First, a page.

Based on research published this week in the journal, Proceedings of the National Academy of Sciences, scientists are suggesting that humans evolved with a weaker bone structure after they left their hunter-gatherer lifestyle thousands of years ago, with modern health implications for today’s populations.
According to one lead study author, Habiba Chirchir: “Our study shows that modern humans have less bone density than seen in related species, and it doesn’t matter if we look at bones from people who lived in an industrial society or agriculturalist populations that had a more active life. They both have much less bone density” compared to humans who led a hunter-gatherer lifestyle thousands of years ago. Chirchir is a postdoctoral researcher at the Smithsonian Institution’s National Museum of Natural History.
The research sought to determine the bone density difference among both human and non-human primate species across thousands of years of evolutionary history using comparative high-resolution imaging of ancient and more recent human bone samples, from human farmers and hunter-gatherers who lived in a region contained by the present-day State of Illinois in the U.S. to hominid species thought to be ancestral to humans deep in human evolutionary prehistory in other parts of the world, as well as chimpanzees. The researchers focused on trabecular structure, specifically the ‘spongy’ portion of the bone that characterizes joints such as in the hips, knees, ankles, and arm joints.
The researchers found that the trabecular structure is similar in all populations, except that among bones associated with hunter-gatherer populations, the mesh, or spongy portion, has a much higher amount of actual bone relative to air. “Trabecular bone has much greater plasticity than other bone, changing shape and direction depending on the loads imposed on it; it can change structure from being pin or rod-like to much thicker, almost plate-like. In the hunter-gatherer bones, everything was thickened,” said a study co-author, Dr Colin Shaw from the University of Cambridge’s Phenotypic Adaptability, Variation and Evolution (PAVE) Research Group.
The thickening, say the researchers, results from constant loading on the bone, which creates minor damage in the bone mesh, causing it to grow back stronger and thicker throughout life. The building reaches a ‘peak point’ of bone strength, which can also counter-balance deterioration of bones with age.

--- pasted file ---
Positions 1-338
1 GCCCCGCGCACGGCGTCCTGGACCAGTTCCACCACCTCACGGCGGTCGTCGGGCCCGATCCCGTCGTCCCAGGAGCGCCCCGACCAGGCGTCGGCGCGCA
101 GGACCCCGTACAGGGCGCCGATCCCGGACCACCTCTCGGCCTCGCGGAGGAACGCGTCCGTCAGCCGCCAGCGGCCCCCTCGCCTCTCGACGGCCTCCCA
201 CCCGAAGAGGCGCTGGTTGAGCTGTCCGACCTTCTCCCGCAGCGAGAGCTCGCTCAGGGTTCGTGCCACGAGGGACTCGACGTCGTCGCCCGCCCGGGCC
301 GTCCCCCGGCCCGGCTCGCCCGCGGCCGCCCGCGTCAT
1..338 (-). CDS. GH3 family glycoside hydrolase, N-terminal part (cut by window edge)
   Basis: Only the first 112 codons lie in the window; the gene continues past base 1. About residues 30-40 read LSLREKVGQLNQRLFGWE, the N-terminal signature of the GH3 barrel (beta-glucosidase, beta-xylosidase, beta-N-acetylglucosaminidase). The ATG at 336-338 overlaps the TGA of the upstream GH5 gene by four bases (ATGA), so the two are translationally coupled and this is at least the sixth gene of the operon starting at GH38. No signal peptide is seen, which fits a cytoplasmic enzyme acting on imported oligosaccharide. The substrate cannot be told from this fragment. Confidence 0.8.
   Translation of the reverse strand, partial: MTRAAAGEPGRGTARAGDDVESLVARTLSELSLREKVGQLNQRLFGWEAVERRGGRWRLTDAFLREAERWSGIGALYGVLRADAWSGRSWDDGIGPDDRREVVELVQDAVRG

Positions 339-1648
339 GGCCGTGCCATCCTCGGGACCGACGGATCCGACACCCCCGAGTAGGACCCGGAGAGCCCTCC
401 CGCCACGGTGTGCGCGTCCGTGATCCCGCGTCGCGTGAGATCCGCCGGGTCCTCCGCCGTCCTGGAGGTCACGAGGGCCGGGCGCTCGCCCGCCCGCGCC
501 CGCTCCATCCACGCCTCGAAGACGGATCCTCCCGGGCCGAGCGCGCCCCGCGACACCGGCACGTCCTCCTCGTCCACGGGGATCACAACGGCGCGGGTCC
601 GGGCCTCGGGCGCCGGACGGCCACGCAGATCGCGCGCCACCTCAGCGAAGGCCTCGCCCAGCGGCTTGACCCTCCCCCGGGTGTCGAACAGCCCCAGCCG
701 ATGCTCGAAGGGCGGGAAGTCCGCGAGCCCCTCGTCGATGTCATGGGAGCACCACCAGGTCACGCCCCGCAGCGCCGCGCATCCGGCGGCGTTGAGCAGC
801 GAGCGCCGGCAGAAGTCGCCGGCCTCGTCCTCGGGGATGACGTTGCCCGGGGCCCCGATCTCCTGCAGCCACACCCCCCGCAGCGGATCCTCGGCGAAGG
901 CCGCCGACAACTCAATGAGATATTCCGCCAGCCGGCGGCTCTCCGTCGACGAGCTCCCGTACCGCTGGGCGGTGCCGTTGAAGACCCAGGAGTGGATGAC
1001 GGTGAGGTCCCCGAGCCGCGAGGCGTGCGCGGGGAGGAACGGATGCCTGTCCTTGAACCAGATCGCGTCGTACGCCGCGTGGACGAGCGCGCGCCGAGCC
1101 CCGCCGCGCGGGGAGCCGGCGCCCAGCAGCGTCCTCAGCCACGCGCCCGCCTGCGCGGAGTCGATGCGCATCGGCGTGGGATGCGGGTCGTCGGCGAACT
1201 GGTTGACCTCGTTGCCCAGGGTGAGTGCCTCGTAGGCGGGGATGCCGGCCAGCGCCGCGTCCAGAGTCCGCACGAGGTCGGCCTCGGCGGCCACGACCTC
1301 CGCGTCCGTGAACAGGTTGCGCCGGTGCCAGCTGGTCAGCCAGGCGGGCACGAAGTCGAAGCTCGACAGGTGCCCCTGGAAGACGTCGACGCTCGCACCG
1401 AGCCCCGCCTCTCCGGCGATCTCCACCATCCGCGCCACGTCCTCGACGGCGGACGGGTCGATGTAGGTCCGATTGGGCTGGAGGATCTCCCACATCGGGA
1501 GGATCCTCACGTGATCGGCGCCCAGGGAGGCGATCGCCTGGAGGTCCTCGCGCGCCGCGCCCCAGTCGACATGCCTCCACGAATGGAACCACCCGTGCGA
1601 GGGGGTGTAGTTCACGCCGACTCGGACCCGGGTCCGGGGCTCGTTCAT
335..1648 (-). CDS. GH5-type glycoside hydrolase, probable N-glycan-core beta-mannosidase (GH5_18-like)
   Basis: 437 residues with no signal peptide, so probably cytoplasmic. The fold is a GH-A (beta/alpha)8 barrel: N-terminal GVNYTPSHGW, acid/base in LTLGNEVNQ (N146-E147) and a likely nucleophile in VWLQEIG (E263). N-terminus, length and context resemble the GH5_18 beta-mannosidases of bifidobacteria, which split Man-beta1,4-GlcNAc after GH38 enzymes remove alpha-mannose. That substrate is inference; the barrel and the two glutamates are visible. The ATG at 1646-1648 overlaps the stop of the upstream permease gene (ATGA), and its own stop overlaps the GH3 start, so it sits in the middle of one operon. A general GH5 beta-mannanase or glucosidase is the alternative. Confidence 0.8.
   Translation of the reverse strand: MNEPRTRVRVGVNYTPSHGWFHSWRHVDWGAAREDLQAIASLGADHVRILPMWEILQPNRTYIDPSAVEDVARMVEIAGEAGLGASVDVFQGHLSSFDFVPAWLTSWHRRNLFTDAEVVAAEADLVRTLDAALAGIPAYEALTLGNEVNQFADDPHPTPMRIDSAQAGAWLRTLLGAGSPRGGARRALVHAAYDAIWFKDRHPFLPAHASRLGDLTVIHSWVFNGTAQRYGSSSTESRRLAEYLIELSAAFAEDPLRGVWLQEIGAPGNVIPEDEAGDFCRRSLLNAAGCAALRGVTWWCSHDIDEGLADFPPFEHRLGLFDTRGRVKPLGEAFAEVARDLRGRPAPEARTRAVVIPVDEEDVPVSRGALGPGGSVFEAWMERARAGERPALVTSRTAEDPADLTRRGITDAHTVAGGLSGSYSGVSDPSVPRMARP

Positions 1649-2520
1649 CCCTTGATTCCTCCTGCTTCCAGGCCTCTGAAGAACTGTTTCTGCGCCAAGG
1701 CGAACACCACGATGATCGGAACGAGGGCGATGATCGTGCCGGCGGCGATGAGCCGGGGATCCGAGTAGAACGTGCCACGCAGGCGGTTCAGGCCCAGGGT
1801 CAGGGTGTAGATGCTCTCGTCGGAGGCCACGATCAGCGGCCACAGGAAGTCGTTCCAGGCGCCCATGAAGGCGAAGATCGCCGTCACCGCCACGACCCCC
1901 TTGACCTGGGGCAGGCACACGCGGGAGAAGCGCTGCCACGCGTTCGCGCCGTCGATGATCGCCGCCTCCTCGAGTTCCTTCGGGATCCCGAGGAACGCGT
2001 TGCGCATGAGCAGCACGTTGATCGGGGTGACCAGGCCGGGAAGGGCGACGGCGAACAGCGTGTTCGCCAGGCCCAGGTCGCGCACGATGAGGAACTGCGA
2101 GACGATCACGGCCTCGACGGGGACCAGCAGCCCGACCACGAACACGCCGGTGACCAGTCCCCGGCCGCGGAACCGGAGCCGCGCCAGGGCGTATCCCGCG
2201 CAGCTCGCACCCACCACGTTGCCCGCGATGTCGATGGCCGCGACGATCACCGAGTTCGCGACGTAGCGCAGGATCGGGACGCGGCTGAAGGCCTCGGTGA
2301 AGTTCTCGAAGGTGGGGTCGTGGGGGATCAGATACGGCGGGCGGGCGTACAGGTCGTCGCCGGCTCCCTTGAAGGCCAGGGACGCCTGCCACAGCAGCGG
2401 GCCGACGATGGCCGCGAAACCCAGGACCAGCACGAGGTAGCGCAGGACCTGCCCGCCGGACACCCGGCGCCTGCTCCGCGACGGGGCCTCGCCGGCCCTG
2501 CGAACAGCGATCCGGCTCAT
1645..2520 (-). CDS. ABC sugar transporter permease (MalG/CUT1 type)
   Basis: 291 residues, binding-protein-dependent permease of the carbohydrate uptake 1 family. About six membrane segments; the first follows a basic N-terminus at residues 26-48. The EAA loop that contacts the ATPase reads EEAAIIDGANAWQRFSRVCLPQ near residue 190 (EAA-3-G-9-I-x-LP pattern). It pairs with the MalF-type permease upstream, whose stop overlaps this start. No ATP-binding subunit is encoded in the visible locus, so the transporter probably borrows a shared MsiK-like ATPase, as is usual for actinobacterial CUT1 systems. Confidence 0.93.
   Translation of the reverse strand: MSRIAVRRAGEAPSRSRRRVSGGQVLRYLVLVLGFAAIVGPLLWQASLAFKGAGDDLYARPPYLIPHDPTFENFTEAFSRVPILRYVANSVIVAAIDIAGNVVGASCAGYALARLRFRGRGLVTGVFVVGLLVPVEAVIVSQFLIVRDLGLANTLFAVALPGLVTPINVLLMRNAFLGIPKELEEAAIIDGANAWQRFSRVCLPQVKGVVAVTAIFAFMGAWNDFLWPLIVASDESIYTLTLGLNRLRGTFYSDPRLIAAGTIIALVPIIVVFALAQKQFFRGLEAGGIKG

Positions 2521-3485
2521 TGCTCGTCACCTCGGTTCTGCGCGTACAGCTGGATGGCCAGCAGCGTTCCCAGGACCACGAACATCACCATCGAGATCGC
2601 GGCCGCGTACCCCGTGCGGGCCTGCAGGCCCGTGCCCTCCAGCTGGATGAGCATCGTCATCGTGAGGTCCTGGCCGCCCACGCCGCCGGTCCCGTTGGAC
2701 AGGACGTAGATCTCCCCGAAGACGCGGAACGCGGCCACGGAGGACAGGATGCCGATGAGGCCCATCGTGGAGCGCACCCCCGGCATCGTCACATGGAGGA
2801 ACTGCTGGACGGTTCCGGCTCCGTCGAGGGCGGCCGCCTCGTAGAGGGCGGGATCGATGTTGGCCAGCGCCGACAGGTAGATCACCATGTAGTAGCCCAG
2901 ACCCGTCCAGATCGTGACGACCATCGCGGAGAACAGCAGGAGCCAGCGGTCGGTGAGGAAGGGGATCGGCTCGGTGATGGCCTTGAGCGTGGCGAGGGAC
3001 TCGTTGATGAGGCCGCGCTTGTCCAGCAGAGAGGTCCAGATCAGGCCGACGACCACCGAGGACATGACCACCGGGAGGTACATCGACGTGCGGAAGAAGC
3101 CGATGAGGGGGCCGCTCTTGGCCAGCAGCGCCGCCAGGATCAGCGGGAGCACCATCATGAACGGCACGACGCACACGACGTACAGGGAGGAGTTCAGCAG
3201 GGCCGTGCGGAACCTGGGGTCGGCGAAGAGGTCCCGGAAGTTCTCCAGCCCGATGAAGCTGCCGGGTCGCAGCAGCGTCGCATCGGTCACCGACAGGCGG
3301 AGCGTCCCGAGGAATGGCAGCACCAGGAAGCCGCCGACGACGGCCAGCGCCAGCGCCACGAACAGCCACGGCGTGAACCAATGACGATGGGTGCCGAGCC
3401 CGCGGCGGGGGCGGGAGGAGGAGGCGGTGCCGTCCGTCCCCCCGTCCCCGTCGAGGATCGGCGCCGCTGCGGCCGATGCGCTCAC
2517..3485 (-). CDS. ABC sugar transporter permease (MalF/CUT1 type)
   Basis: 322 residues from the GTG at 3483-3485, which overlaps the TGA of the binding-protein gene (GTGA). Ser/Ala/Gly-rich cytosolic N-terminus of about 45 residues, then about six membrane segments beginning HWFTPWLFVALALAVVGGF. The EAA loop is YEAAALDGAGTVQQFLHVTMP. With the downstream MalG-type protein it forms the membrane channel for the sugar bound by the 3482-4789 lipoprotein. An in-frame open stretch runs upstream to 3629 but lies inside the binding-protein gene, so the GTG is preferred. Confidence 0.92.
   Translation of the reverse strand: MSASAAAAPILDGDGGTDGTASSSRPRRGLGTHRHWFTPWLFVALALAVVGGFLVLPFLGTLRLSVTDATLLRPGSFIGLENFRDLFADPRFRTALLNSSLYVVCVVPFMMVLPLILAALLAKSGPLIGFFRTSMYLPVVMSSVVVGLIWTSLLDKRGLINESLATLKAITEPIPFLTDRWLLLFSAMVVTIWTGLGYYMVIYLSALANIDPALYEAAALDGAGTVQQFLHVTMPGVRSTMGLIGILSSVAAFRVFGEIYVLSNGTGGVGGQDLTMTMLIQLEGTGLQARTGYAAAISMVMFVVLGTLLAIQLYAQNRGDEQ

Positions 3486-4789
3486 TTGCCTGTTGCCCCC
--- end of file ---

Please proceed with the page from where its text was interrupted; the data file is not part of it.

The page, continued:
Most significantly, the results showed low trabecular density only among recent modern humans, and that the decrease is especially pronounced in the lower joints, such as in the hip, knee, and ankle, and less so among the upper joints—the shoulder, elbow, and hand. The researchers suggest that the emergence of this change late in human evolutionary history may have been due to transition from a nomadic, hunter-gatherer lifestyle to a more settled lifestyle.
“Much to our surprise, throughout our deep past, we see that our human ancestors and relatives, who lived in natural settings, had very dense bone. And even early members of our species, going back 20,000 years or so, had bone that was about as dense as seen in other modern species,” said Brian Richmond, a study author, curator with the American Museum of Natural History and research professor at George Washington University. “But this density drastically drops off in more recent times, when we started to use agricultural tools to grow food and settle in one place.”
This image show a comparison between bone mass in a hunter-gatherer and an agriculturalist hip joint. Courtesy Timothy Ryan and Colin Shaw
This illustration shows that modern people (right) have unusually low density in bones throughout the skeleton, including the hand bone joints (metacarpal heads) shown here. This new study found that bone joint density remained high throughout human evolution spanning millions of years, until it decreased significantly in recent modern humans, probably as a result of an increasingly sedentary lifestyle. From left to right: modern chimpanzee, Australopithecus, Neanderthal, and modern human. Credit: © AMNH/J. Steffey
Some researchers believe that an important tip could be drawn from the research for today’s human populations. “You can absolutely morph even your bones so that they deal with stress and strain more effectively,” says Shaw. “Hip fractures, for example, don’t have to happen simply because you get older if you build your bone strength up earlier in life, so that as you age it never drops below that level where fractures can easily occur.”
“The fact is,” continues Shaw, “we can be as strong as an orangutan – we’re just not, because we are not challenging our bones with enough loading, predisposing us to have weaker bones so that, as we age, situations arise where bones are breaking when, previously, they would not have.”
The research thus also provides an anthropological basis for explaining modern bone conditions like osteoporosis, a bone-weakening condition that develops with age among modern populations because of decreased walking due to sedentary lifestyles and modern transportation conveniences.
“Over the vast majority of human prehistory, our ancestors engaged in far more activity over longer distances than we do today,” said Richmond. “We cannot fully understand human health today without knowing how our bodies evolved to work in the past, so it is important to understand how our skeletons evolved within the context of those high levels of activity.”
The research is published in the Proceedings of the National Academy of Sciences (PNAS).
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